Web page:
The #1 Thing Not to do After You Hit Your Fitness Sales Goal

Pop quiz: You’re in a fitness sales position, selling either club memberships or personal training programs. Like most sales professionals, you have a monthly goal to meet. You’ve been firing on all cylinders this month and have been killing it! Congrats! As a result, you reach your goal with a whole week to spare…

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Knowing that a brand new monthly goal is only 7 days away, how would you spend that week?

What if an interested prospect reached out to you about making a purchase during this final week of the month, how would you respond to their inquiry?

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Have you ever been in a situation like this? The first inclination might be to “sandbag” any potential sales that are in the works during that final week of the month and then close those deals afterward. This way you’d get a jump start on the sales goal for the following month.

While this might make sense for selling in some industries, in fitness, you may want to think twice before slowing down after you hit your sales goal.

Why this is important

This is an incredibly important thing to consider because it gets right to the core of why you are in the fitness field and what it reveal about your character. Why do you show up to work in the first place? Is it to “sell” people and make money? Or is it to provide solutions that help people live better lives?

If you only come to work to make sales and money, no doubt this is already an intention that your prospects can sense, and it is already negatively affecting your success and reputation. Like the big kid in middle school who hasn’t yet discovered deodorant, your attitude stinks; you just might be the last to know that other people are reacting to it and moving away from you.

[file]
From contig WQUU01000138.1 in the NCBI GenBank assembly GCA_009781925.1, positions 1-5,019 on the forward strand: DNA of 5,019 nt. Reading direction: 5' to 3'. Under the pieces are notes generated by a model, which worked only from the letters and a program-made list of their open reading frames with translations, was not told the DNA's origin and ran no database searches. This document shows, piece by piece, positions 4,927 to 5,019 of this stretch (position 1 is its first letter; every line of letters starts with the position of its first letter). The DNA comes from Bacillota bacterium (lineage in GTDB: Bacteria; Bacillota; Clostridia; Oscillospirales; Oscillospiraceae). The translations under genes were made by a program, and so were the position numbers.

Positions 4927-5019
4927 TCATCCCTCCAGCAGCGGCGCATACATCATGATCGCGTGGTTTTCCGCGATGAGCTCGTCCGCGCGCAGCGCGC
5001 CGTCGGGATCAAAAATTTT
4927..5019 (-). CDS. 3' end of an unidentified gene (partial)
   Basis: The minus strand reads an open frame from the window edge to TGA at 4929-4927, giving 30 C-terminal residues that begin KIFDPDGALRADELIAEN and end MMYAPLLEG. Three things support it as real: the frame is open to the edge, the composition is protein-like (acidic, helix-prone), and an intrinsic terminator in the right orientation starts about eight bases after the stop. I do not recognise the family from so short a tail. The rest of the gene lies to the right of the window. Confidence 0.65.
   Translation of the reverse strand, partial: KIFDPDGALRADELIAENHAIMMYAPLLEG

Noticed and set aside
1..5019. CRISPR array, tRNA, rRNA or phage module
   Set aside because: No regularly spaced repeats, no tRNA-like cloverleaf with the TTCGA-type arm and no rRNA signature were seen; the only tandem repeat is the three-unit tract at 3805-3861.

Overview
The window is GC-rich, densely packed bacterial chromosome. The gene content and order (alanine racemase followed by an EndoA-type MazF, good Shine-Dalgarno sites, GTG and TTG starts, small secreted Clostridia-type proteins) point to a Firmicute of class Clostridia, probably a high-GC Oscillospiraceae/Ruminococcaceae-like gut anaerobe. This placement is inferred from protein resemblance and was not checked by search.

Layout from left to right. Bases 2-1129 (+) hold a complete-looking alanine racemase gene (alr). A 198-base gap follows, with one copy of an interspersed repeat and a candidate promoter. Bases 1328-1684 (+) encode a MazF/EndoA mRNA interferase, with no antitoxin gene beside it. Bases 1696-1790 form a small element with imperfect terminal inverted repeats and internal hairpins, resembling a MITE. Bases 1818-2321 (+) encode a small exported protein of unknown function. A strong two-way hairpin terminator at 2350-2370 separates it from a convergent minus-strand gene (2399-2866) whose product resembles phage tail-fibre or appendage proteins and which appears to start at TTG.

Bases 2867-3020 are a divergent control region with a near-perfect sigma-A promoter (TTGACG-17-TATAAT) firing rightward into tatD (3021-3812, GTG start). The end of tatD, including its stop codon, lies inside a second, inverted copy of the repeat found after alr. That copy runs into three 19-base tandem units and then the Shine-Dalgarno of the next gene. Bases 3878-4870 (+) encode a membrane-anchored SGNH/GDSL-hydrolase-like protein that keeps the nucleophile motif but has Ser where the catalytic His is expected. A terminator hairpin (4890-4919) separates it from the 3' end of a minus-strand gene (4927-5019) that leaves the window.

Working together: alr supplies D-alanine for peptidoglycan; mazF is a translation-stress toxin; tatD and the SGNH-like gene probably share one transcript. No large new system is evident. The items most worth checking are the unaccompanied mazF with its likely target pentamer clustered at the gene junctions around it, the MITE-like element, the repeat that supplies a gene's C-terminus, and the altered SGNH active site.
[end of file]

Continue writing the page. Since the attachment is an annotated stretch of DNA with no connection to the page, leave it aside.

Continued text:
If, on the other hand, you genuinely want to help people live healthier, more satisfying lives, then there will be absolutely no time that you aren’t hustling to close a sale, for the sake of enriching the life of another human being with the beautiful fragrance of fitness. That’s just who you are.

Further, thinking: “I still want to help them… just in one week… so I can help myself too,” is just plain naive. If you’ve been in the fitness industry (or planet earth) for longer than a day, you know that the motivation to start a fitness routine strikes a human being about as often as Haley’s comet is visible in the night sky. Don’t squander an opportunity to help someone else seize this precious moment just so you can feel more secure about hitting your next sales goal. Chances are, they won’t come back to sign a deal next week.

Pedaling uphill

Every sales person who’s worth their weight in kettle bells knows that cultivating a trusting relationship and building rapport with another person in the arena of fitness can be like trying to break an skittish bronco: it takes a system and tons of work. And, like pedaling uphill, momentum can be lost quickly if you let up, even if it’s just to wait until the new goal period. Getting your sales process moving again after allowing your momentum to dissipate can be a huge drain on your time and energy.

The bottom line

“Sandbagging” sales may be common in other industries. But fitness is different. And that, after all, is why you’re here. Don’t take your foot off the gas just because you reach your goal. Don’t lose your momentum. It messes with your mojo. It can also hinder your ability to truly help each person you interact with. Which is why you show up to sell in the first place.

Don’t waste energy. Don’t squander time. Don’t miss opportunities. Stay true to your ultimate goal: improving the lives of others.

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Nate Sleger is a coach, author, and the Director of a Personal Training department in Wisconsin’s lovely Fox River Valley area. He is also the owner and founder of Even Better Coaching, a company designed to support entrepreneurs in the health and wellness industry.

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